I do like trying different sleeping systems and experimenting with what works, pushing the limit at times, often bordering on masochism. An option: Instead of a winter bag, consider two lighter weight bags as that would be more versatile for summer and shoulder seasons individually. Feathered Friends and Western Mountaineering quality is top notch (but you will pay $$$ for their excellent quality). I have a light one of each and they nest well together for colder, winter outings! But if you are looking for value and warmth per dollar, keep your eyes peeled for thrift store deals. Last week, my local Goodwill had a new looking (no bum/Fred Beckey smell) Sierra Designs bag for $13. A little internet sleuthing revealed it was a mid/late-90s "Convertible 3-D" model design with thicker insulation on one side than the other; it has a 15F or 30F rating depending on which side is up. Due to bulk and weight of the synthetic Polarguard insulation, it's strictly a car camping set up for me, but a couple of cheap bags like this beat a $600+ winter bag for those on a budget. Deals are out there for the patient/lucky. For extra cold outings, I have several amazing lightweight but very warm down quilts that Costco was selling for only ~$16 (!) a few years ago. They would work well on top of sleeping bags for extra warmth, especially over two people nestled together in a mountaineering tent. As for the puffy down pants and jacket, I must agree that also a great option. Many years ago, at -26F on Denali, I awoke shivering, curled in a frozen ball in my -5F rated bag despite wearing all of my clothes and putting a boiling hot water bottle in my bag before sleeping (damn you Mark Twight and Extreme Alpinism!). I looked over at my tent mate who had invested in a pricey set of Feathered Friend down pants and parka, and he was sprawled out snoozing comfortably ON TOP of his sleeping bag just in the puffy clothing! Sleeping cold night after night will tire you out too. Survivable? Yes. Comfortable, no. Also, it's obvious but needs repeating, pay attention to what's under you. When temps drop into the teens, a Thermarest Neoair Uberlite just isn't going to cut it. Ask me how I know.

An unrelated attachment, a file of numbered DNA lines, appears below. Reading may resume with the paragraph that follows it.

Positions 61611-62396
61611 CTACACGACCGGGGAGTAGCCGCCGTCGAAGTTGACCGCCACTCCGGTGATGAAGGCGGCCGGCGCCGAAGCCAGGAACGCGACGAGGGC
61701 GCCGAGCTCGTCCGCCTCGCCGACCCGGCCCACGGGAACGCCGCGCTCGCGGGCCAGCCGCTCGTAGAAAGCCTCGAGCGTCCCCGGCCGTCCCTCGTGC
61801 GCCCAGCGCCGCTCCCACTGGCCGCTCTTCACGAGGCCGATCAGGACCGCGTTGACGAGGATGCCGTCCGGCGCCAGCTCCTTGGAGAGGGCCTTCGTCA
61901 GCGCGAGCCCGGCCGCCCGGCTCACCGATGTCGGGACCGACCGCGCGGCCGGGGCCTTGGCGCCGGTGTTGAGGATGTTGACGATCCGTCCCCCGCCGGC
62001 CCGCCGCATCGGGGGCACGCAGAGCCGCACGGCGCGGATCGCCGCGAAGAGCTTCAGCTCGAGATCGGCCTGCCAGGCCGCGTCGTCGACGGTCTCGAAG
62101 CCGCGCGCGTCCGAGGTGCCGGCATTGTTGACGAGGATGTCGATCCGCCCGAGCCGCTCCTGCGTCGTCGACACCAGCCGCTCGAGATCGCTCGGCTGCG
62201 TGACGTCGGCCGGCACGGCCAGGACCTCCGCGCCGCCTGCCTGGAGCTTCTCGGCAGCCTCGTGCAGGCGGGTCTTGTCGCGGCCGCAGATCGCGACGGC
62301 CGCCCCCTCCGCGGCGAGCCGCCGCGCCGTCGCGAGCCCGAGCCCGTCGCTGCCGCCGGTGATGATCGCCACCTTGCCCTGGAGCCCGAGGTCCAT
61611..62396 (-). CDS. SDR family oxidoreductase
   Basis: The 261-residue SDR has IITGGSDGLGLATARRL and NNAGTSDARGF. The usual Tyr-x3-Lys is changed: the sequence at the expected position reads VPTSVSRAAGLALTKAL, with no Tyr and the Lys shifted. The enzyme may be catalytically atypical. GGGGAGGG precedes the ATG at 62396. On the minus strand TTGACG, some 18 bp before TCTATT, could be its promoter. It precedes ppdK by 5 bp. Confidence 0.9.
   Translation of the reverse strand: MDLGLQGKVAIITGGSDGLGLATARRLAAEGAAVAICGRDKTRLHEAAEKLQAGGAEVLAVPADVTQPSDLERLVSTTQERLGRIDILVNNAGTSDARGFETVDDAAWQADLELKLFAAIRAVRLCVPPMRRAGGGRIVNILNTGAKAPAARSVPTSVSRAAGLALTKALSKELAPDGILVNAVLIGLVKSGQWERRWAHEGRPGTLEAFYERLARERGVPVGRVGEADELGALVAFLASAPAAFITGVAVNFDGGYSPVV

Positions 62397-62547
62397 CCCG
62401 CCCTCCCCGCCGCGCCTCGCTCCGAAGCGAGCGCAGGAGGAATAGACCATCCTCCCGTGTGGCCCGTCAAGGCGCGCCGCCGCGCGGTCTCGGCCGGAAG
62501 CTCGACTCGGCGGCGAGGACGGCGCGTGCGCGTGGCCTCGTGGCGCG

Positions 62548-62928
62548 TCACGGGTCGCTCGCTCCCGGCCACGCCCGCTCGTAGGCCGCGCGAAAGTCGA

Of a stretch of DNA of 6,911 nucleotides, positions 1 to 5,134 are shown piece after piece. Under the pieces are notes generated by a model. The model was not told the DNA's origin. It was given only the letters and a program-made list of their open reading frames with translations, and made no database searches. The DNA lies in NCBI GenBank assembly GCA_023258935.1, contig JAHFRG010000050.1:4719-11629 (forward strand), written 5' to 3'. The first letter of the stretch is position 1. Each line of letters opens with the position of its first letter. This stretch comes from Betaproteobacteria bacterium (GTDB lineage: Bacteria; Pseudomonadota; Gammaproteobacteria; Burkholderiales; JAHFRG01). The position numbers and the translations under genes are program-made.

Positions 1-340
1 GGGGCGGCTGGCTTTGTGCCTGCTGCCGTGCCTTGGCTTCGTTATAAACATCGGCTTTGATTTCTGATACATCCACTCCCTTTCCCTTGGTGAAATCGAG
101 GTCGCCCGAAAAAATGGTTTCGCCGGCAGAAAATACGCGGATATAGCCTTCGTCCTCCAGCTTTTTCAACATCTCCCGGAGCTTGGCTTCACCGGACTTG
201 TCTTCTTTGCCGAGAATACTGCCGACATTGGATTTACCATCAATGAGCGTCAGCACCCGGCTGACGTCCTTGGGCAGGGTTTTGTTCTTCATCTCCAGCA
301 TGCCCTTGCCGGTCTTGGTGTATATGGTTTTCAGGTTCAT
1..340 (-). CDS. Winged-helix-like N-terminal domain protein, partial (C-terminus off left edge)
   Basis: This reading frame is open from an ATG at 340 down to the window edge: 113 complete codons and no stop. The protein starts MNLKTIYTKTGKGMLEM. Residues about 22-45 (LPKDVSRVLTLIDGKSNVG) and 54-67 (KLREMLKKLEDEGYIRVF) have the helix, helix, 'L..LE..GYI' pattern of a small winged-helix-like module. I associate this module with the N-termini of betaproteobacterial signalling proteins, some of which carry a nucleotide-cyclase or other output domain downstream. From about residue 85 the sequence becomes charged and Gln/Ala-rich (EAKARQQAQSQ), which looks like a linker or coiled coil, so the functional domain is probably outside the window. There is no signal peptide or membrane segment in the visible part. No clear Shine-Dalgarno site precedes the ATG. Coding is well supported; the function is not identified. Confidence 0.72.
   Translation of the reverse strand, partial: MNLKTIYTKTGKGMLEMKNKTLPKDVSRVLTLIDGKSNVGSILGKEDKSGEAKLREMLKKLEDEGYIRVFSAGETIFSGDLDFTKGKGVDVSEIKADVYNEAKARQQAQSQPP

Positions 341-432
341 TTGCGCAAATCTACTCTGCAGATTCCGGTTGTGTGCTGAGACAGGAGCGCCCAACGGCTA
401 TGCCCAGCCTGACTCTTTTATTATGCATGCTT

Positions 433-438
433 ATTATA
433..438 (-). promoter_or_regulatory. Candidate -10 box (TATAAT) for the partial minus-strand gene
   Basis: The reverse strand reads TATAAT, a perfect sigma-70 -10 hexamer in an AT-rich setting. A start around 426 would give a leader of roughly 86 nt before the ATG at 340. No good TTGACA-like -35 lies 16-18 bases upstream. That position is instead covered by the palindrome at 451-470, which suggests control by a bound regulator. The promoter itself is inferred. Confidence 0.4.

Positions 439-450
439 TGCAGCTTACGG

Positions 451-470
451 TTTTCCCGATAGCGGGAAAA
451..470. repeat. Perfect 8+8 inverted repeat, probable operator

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zimmertr